Teaching kids mindful eating

Teaching kids mindful eating

Every time I go to a restaurant or on vacation, I am shocked to see how kids are kept entertained at the table – with a pad, watching cartoons while eating….or better said while being fed! I personally don’t agree with that type of style, because I believe that meal time is the perfect opportunity to help our children develop healthy relationship with food (not to mention the social aspect).

A lot of us eat in front of the TV, or computer while working (guilty of that!), or reading a news paper, without even realizing what we are eating, or how much we are eating, or when we are full. We all know that this is not healthy, but we do it any ways. But if you think about it, every time you eat, it is the perfect opportunity to nourish your body. Every time you eat, you get the opportunity to ask yourself “why am I eating”? And this brings me to the three main triggers for eating:

  • hunger –  think that we have all been there at one or another point
  • appetite – this is when you are not hungry, but you see a certain food, and you want to eat it (in my case that would be chocolate!)
  • emotional eating – this is purely caused by our emotional state of being at that particular moment; that’s when we turn to food as a comfort factor

I think that it is essential for developing a healthy relationship with food, to teach our kids the difference between these three. Teach them to understand why they eat what they eat – is it out of habit, looking for some comfort, etc.

I personally think that healthy and mindful eating go hand in hand. You might eat as healthy as you want, but if you are constantly having your meals in front of the TV, or playing with your mobile you are not getting most of the benefits out of each meal. The worst part is that doing all these will lead you to overeating because you are not paying attention to the signals that your body is sending you. Being mindful plays obviously a big role in your overall wellbeing, but I think especially so when it comes to eating (find out about mindful eating here )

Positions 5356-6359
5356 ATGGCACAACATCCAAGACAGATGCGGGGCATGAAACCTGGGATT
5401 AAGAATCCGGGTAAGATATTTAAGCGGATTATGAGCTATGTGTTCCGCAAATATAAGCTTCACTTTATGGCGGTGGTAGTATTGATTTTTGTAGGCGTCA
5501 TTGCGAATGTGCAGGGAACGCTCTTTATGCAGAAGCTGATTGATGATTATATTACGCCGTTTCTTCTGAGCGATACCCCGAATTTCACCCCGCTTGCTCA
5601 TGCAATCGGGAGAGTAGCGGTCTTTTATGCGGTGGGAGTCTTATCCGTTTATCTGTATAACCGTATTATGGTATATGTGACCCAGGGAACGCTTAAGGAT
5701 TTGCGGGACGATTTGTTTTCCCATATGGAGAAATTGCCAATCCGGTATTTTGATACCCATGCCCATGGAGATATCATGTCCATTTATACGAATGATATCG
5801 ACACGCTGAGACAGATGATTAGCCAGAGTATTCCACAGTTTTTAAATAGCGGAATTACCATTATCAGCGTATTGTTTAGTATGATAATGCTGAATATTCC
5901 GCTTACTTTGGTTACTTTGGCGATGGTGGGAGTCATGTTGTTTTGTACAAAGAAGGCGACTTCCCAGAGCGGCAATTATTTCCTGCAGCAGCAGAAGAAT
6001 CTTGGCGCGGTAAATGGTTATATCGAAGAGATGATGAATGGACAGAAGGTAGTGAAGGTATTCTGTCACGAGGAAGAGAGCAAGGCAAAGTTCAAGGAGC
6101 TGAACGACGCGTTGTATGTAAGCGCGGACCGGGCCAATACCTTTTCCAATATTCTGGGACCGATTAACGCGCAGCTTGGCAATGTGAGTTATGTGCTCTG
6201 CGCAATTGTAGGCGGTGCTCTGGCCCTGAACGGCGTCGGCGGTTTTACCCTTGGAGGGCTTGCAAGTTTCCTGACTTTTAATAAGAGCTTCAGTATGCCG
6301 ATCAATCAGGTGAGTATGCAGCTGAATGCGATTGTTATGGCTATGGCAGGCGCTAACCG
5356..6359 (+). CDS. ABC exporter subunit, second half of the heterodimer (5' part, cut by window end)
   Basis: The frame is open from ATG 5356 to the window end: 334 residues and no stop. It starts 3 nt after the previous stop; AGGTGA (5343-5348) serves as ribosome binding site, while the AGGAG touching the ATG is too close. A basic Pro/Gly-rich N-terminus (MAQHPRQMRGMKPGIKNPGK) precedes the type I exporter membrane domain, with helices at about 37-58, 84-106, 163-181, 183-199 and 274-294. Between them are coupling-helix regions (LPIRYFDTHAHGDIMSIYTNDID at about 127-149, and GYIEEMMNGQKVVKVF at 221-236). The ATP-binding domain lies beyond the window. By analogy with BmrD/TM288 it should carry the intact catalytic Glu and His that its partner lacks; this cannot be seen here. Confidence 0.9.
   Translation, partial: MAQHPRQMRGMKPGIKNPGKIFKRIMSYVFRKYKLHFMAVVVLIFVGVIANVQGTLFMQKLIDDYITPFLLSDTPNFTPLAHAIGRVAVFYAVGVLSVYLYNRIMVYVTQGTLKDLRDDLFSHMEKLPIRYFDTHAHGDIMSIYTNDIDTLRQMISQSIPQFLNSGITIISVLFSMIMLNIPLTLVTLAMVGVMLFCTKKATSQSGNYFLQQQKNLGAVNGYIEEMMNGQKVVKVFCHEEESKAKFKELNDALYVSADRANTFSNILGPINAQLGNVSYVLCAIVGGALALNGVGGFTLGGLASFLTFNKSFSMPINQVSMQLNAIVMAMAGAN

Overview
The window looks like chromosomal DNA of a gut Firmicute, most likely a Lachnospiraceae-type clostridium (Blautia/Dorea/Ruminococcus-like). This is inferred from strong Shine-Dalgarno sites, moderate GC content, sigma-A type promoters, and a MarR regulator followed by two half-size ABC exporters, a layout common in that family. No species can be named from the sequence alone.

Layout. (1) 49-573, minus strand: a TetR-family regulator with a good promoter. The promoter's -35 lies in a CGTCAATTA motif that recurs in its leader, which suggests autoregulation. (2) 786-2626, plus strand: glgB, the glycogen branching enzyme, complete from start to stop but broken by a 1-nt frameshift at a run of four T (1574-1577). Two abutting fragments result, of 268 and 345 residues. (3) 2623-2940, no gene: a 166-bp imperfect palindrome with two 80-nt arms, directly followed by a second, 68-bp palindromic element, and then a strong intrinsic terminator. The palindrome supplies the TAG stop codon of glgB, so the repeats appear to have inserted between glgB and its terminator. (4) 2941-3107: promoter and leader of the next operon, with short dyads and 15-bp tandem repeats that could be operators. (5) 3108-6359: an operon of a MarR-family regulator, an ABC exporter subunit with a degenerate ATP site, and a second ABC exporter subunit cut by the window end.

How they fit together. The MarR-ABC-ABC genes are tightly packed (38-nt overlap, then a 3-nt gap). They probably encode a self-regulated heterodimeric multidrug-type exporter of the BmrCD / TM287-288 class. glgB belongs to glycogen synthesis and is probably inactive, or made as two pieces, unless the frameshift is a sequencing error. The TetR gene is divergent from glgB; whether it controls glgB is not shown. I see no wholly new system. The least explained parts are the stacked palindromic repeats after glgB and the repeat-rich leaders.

Having two little kids for me it is extremely important to help them develop positive and healthy relationship with food. To support them in being more mindful when they eat. It is not always easy, and I am not always doing a great job, but the fact is that there are so many reasons why it is so important to help our kids develop healthy eating habits. Just to mention a few:

  • this habits will stay with them throughout their life and they will be more likely to go for healthy choices when they grow up
  • they will be much more aware of their own body, and the signals that the body is trying to send them
  • they will not see food as the “enemy”, but as a way to nourish their body so they feel at their best
  • because they know how to listen to their body, they will also know what foods are good for them and what foods they should avoid or limit
  • they would know that healthy eating is not about calorie counting; it is not about the number on the scale, but it is about the way you nourish your body in order to feel your best

So, how can we help our kids develop healthy relationship with food? How can we excite them about healthy food? How can we excite them about being mindful when eating? The answer is not a rocket science – it is simply bringing awareness around everything that has to do with food. Here are a few suggestions:

  • first and foremost, lead by example – remember that kids watch their parents much closer, then actually listening to them. You can’t expect them to do what you are asking of them, if you are not able to do it yourself. So, set the example right from the very beginning